This value tells you how many users have visited your online shop over a specific time frame. This time frame can be selected freely in Google Analytics and is shown on the overview page. If you want to dig deeper, go to Audience > Behaviour > New and Returning. Here, you can see how many users have visited your website for the first time in period X, and how many users have visited your site again. If you sell expensive products that have a long life cycle, it will be more important for you to achieve a pretty high number of new users each month. Very few people buy another washing machine, for example, within a short period of time. If you sell cheap lifestyle products, it will be more important for your number of returning users to be high.
In contrast to the users, this value shows you how often your website has been accessed. It is important to distinguish between users and sessions. This is because the same user can access your website at different times on the same day. The user value always means what are referred to “unique visitors”, while the sessions provide information on how frequently the users have visited your website, on average. For example, if you have 10,000 users and 20,000 sessions a day, that means the users have accessed your website twice a day, on average. If you want to know exactly how many users have accessed your website and how frequently, take a look at the table under Target group > Behaviour > Frequency and Recency.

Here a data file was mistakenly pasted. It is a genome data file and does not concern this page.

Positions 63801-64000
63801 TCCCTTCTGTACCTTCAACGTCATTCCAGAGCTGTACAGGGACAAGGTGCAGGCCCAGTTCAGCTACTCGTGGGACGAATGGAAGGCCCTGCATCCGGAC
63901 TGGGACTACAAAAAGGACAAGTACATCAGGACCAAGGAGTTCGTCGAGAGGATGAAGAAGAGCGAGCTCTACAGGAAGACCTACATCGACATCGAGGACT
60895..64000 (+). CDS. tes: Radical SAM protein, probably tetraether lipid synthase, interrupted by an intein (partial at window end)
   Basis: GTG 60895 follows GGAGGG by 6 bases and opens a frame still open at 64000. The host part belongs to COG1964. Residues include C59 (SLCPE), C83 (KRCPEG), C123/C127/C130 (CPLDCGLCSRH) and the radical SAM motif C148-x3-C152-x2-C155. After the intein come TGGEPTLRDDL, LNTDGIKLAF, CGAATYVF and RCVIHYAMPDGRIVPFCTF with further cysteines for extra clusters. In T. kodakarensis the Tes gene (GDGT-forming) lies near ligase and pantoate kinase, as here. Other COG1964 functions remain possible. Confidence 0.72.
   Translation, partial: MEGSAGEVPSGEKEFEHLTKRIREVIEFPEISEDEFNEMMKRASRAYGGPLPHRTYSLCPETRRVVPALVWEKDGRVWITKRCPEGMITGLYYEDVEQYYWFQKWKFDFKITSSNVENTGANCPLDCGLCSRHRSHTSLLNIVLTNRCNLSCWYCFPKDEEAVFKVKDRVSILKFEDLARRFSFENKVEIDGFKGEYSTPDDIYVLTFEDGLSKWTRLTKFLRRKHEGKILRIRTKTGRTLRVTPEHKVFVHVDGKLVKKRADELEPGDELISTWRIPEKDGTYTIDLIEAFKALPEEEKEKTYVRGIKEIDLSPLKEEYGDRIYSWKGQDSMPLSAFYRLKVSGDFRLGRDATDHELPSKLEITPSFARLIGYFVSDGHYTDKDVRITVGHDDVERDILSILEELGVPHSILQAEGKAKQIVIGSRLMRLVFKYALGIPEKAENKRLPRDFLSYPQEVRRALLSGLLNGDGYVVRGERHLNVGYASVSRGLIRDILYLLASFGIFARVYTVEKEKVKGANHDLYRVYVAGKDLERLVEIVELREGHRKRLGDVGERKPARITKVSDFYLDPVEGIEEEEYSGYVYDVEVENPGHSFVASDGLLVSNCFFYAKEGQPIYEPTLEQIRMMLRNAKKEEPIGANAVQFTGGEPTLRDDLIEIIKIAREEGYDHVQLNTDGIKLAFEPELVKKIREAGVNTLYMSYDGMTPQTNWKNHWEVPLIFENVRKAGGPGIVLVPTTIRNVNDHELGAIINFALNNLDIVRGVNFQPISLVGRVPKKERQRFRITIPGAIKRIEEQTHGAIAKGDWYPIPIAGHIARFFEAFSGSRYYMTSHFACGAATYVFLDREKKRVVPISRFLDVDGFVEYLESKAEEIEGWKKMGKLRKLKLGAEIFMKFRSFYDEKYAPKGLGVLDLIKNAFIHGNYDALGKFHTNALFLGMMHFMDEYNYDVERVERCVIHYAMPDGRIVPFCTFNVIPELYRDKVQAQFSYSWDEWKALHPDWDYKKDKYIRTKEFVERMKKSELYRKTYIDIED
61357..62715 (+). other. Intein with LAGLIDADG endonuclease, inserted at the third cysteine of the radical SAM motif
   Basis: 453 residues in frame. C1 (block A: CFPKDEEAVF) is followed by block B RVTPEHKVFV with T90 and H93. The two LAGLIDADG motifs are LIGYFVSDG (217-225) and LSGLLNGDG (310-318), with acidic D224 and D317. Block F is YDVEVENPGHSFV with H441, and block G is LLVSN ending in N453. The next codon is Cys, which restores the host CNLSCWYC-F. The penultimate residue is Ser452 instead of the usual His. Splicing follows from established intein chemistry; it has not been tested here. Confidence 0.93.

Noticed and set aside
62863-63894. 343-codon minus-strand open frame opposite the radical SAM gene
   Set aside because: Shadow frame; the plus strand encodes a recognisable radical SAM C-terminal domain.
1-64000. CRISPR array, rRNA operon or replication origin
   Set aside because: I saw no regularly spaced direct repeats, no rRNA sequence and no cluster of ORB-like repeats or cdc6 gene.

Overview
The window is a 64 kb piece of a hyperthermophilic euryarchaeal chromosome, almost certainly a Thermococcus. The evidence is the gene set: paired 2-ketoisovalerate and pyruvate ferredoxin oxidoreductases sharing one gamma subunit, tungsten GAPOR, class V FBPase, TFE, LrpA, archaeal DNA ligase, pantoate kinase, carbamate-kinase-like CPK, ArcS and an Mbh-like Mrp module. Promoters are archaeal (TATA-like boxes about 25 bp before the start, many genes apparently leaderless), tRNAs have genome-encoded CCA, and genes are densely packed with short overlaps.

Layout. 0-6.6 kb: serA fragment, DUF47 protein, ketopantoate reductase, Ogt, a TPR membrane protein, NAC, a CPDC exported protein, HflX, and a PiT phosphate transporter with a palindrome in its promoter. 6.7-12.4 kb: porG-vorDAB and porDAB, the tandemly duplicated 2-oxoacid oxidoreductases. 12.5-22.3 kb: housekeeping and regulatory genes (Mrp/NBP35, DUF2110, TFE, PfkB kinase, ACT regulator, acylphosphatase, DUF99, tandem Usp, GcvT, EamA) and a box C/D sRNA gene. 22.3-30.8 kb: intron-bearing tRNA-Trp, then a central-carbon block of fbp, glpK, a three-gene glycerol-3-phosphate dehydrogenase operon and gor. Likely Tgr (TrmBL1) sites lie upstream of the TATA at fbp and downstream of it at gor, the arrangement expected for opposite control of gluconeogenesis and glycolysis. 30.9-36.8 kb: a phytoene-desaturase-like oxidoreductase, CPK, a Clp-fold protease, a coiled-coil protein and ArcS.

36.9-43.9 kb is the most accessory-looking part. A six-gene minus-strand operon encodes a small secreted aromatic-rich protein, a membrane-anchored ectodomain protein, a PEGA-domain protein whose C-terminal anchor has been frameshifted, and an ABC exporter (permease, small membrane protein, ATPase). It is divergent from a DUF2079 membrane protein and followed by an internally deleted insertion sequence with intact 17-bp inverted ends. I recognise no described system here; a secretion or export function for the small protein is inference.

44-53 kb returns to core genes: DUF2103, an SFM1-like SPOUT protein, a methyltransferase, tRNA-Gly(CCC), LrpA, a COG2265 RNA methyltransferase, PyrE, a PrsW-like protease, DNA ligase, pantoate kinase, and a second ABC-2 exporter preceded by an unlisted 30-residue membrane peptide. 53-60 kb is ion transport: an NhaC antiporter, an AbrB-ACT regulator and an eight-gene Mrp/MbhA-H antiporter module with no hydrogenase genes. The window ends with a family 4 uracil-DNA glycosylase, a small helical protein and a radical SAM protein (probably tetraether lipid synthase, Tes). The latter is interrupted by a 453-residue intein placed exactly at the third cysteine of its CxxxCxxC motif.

3. Duration of visit / dwell time
Another important metric is the time spent on your website. A short dwell time doesn’t necessarily have to be negative. In the case of a crisp and short landing page, a short dwell time, which correlates with a high rate of sales, can be positive: the customer has been convinced directly with the limited information available. The situation is different if the length of time spent on a page providing detailed advice or blog articles is very short, however. Under Behaviour > Site Content > All Pages, you can enter the URL of a specific product website in the search screen to view the length of stay, visits and bounce rate for this page only.